A Curve in The Road

I am trying to understand why a curve in the road is so revered by the motorcyclist. The same person in a car would rather avoid it. To understand the word itself we must explore its origins. There is an interesting development in our roadway system here in North America over the course of the last 200 years. We have evolved in our mode of transport and we have upgraded our roadways to accommodate our travels and ever speedier vehicles. Accordingly, roads have become less ‘curvy’. Engineers and politician through the last century must not have been bikers as they paved a ribbon of highway across the United States straight through mountains and over gorges and across rivers. They alleviated as many curves as possible, all in the name of progress and expedient travel. This flies in the face of the every motorcyclists intended route. The shortest distance between two points is, in fact, a straight line which is the antithesis of the coveted curve. Using a variational formulation of distance and its associated lack of curvature the Euclidean distance between two points in space ( and ) where the distance is the minimum value of an integral: meaning the optimal integral is simply put a straight line. Progress? – I think not!
In my youth my Professor Father Murphy (Catholic School) attempted to parlay these theories to me to no avail. The physics of curvature is quite complex. How will this help me later in life was my classic query. To build or alter a highway engineers factor in many variables such as road crown, water retention, slope, angle, pitch, etc… Be that as it may, bikers will stay up late at night researching which route is curviest and which has better turns and how to avoid the straight and explore the curved way to get there, wherever “there” is? Needless to say, the “curve” is the goal for us ‘riders’ while it is avoided by our distant brethren the ‘drivers’. The word itself is of course a noun, describing a person place or thing. But when used in the fashion described in this writing can also be a verb as in “I pitched the bike left and curved through the turn”. The word’s definition in the Oxford English Dictionary describes it as “a line which gradually deviates from being straight for some or all of its length.” Simple enough. The word’s origins can be traced to the Latin phrase curvus, translating to crooked or bent. I have no interest in a bent or crooked road, but a curved road suits me just fine. I care not who designed it or when, just that my bike navigates it’s curve and makes me smile in my helmet! This may explain my poor performance in Latin classes of youth regurgitated to me by a hooded nun whose name I’m sure was Sister Mary or perhaps Sister Ann. I cannot recall, neither Nun nor lesson. Just the same, my interest in the curves of the world makes up for my Latin transgressions.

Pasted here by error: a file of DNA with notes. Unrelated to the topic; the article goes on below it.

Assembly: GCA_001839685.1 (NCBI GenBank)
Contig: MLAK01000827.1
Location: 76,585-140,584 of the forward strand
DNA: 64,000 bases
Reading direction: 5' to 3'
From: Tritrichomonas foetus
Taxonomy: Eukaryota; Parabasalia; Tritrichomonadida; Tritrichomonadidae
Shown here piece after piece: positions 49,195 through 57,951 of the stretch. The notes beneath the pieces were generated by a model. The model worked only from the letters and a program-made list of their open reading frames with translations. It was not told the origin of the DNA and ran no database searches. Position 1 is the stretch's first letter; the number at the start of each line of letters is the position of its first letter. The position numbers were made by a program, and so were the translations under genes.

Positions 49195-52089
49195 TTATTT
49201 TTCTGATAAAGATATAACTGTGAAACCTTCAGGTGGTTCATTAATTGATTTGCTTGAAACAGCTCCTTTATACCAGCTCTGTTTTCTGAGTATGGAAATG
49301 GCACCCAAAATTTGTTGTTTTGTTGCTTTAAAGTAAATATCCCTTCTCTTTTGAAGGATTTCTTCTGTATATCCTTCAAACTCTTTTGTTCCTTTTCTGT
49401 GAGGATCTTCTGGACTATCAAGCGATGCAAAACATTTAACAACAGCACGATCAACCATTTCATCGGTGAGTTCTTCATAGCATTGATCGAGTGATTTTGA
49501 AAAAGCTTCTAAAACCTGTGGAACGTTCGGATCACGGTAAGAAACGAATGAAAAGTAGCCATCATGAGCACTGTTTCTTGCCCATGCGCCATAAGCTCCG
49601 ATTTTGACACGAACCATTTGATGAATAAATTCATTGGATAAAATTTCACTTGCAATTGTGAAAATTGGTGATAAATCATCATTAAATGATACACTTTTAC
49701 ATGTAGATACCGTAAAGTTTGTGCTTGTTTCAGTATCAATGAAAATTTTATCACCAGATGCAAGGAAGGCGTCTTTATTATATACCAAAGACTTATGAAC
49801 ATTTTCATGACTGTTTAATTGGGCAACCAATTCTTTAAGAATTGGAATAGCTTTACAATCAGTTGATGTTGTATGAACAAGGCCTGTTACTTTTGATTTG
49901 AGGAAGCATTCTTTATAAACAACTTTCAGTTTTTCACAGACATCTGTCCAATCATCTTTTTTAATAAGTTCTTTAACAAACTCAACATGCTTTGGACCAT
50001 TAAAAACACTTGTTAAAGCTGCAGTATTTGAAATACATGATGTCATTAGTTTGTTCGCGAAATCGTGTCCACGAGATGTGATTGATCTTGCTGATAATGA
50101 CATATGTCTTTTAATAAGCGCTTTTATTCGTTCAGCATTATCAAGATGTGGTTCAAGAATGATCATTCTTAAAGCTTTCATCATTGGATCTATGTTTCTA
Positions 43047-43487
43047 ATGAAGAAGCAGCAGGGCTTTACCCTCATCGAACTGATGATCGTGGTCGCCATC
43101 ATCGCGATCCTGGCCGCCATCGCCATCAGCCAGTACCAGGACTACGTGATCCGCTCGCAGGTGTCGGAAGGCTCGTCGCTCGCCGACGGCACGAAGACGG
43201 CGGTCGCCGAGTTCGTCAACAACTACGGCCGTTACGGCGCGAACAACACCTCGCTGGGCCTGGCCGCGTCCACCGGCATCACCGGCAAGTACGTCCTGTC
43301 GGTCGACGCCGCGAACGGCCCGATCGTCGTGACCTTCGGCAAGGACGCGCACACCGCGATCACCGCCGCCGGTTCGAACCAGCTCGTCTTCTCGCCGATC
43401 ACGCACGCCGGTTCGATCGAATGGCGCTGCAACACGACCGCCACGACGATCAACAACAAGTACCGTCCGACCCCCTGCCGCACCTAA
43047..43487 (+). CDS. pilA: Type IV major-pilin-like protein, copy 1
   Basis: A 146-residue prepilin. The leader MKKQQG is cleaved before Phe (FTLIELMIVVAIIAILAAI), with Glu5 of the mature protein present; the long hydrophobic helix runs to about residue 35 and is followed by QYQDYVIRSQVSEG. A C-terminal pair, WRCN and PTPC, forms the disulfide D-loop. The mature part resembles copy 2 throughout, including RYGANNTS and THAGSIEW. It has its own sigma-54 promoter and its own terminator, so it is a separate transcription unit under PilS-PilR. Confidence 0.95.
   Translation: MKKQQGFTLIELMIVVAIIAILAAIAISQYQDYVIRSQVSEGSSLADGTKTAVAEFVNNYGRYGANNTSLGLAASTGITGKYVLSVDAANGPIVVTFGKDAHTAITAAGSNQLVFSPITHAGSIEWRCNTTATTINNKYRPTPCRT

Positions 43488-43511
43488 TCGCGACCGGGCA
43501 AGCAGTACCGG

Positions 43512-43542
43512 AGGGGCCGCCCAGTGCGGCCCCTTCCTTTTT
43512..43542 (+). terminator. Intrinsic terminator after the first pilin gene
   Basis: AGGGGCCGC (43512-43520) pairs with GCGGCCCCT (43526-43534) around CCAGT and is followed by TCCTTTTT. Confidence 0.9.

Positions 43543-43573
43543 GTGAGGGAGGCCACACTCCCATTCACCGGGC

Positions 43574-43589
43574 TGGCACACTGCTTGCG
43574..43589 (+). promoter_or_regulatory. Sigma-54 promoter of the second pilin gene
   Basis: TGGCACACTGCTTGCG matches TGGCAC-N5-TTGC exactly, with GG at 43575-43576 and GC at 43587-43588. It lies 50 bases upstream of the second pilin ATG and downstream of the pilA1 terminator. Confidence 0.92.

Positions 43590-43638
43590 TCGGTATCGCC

We all grew up near a particularly nasty curve carved in the roadway a century ago when horse and buggy sped along at 10 or 15 MPH. The local folk often give the moniker to such a place as “dead man’s curve”. I trust that such a turn existed somewhere near your house as a kid unless you grew up in Kansas. The tail of the Dragon in Tennessee has 318 curves in its 11 mile stretch and is curve Mecca for many. The more the better it seems. The best road racing tracks in the world are those that are designed with the best combination of curves laid out in a challenging fashion. Laguna-Seca in California, Monaco GP in France or the Spa-Fracorchamps circuit in Belgium to name a few. Me, I’m partial to Highway 129 in Georgia across Blood Mountain. No admission fee.

Every motorcycle produced today is engineered with ground clearances to navigate curves at the utmost lean angle. They are equipped with foot pegs that have ‘scrapers’ underneath lest the rider dare to test the maximum lean. Tires are designed to allow bikes to navigate curves at very low lean angles, generally far lower than the ability of the rider. The ‘rake’ and ‘trail’ of the design of a bike is a complex equation all bearing on the handling of the bike in a CURVE. Why is this so? Because we all dream the curve dream, that’s why. Certain cars do emphasize turning radius and are designed for curves but generally to circle around and grab the elusive parking spot just vacated in front of the cleaners. There are exceptions to this rule with Porsche or Ferrari. Though the curve is generally the province of the bike. We covet the curve. We seek it out. We travel long and far to find it, that curve that eludes us. To taste its radius and pitch our bikes to and fro through never ending successions of linear arcs. Sliding over saddles left to right, throwing the machine back and forth. How delicious. All for the sake of turning a simple noun into a simple verb. Father Murphy and his Nuns would be proud.

Well, signing off for now. Remember, ride strong, ride safe, and in the end, make sure you ride home.

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